Green Hell VR is in desperate need of optimizing and fine-tuning, but it’s much closer to getting there than you might expect. Read on for our preview!
I went into Green Hell VR’s Steam Next Fest Demo fearing the worst. Everything we’ve seen from Incuvo’s latest VR port has looked quite good, but perhaps a little too good. Surely somewhere between the original’s dense vegetation and sheer ambition of its survival systems, the developer was biting off more than it could chew. After all, the bitter taste of the deeply disappointing Hitman 3 PC VR support from last month still lingers in the mouth.
And, sure, Green Hell VR isn’t quite there yet. But it’s a fair bit closer than I thought it would be.
Green Hell VR Hands-On
For starters, this isn’t a straightforward PC VR port of the gritty survival adventure. Whilst Green Hell VR does translate the entire original game into headsets, it’s benefited from a top-to-bottom reassessment of how every element could and should work on its new platform in a way that reminds me of the effort Hello Games went to with No Man’s Sky. As you might expect, a lot of that equates to added labor; tree trunks and plants are efficiently chopped to size with a machete, ropes are climbed one arm after the other, and bandages are applied by rolling them around your arm or leg.
You’ll spot a lot of interactions — like dressing those wounds — directly lifted from The Walking Dead: Saints & Sinners. The placement of your notebook on a shirt breast pocket is the same, and the inventory system is practically identical, relying on an over-the-shoulder backpack that can be suspended in mid-air. It’s encouraging to see more titles finally adopting some of the design lessons that game taught us two years ago now, and Green Hell VR feels all the better for it.
There are some smart shortcuts, too. When I need to build a campfire, for example, I don’t have to dig into my backpack to find tinder and twigs – if they’re in my inventory I can simply point at the designated area and press the grip button to automatically place them there. Some of these moments do seem finicky — from accidentally picking up the wrong item from a distance to just not picking up anything at all — but some extra time and polish could smooth that out.
Beyond controls, I’m just a huge fan of the way the original game’s body horror is given unnerving new life in VR. Later on in the 20-ish minute demo, you take a tumble and are left with huge cuts on your arm and leg. They’re really rather gruesome – oozy, gleaming, and, based on the trailers, just a taste of the misfortune that awaits in the full game.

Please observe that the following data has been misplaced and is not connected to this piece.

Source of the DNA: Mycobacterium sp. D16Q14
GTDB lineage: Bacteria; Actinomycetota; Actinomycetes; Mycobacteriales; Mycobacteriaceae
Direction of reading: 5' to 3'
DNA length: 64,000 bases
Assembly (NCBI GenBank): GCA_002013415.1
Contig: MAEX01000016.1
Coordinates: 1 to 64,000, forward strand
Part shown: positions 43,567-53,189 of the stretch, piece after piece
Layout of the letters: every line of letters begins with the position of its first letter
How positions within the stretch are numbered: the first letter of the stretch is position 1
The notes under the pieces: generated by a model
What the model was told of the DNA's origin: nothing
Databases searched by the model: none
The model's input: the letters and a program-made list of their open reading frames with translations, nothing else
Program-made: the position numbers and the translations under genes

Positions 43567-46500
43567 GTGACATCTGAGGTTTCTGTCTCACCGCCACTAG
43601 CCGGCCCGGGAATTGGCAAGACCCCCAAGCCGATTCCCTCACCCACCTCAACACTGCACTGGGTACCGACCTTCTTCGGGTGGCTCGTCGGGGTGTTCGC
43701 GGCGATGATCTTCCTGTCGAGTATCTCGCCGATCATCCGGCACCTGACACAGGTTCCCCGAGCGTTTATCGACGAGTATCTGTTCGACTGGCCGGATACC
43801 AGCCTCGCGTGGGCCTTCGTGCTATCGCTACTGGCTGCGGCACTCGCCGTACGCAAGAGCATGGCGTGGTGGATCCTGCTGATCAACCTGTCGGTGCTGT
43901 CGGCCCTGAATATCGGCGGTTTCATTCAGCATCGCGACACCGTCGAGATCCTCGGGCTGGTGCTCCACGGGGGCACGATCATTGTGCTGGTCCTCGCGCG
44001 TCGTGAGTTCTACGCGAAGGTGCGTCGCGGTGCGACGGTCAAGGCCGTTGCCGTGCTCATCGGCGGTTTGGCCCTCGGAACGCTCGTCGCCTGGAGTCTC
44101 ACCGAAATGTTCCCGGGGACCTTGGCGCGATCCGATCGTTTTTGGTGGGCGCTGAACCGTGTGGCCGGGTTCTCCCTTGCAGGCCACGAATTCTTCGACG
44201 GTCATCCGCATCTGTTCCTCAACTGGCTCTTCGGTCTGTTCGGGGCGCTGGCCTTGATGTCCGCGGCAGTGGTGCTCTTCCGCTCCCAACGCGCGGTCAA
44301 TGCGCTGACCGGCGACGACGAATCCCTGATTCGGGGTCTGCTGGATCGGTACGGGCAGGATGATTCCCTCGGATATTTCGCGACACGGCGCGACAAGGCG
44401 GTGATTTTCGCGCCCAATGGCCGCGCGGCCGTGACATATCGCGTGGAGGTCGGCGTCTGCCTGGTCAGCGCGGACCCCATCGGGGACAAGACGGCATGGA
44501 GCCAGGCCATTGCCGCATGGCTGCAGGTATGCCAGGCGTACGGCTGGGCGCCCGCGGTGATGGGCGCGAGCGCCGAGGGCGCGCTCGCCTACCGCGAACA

But, much like those grotesque injuries, problems do fester beneath the surface. You might have heard by now that performance in this demo isn’t great and that was certainly my experience. With a 3070 Ti on medium settings, I was experiencing regular judders and texture pop-in that detracted from the otherwise stunning set-building. Incuvo has gone as far as to put a note about optimizations to come in the game’s opening, and we can only hope it doubles down on that promise in the weeks and months to come before launch.
There’s also something to be said for the trials of navigating the jungle in VR. Even in just the starting area, it’s tough to pick different plant types apart, and, while this is certainly authentic, I can imagine becoming quickly frustrated trying to tell them apart in the wider world. A priority system that highlights plants you’re on the hunt for could go a long way to relieving some of that stress. As for the UI in general, the overlay and subtitles currently take precedent, and it’s a strange senstation not to be able to bring your hands over the top of health and stamina meters which, again, I hope is fixed for full launch.
And don’t forget there’s still a lot of elements not revealed in this demo. Hunting and combat will be two key aspects that the game could really live or die by, but you don’t get a taste of them here.
Overall, though, I came out of this demo far more optimistic than I thought I’d be. Green Hell VR certainly needs a lot more work to get it in fighting shape, and that’s without having even seen the Quest 2 version supposedly arriving in the same launch timeframe. But it’s got the right design philosophy to carry the experience and a few of its own unsettling twists to help the game stand out. We’ll of course save our final verdict for a full review when the game launches later into the first half of 2022.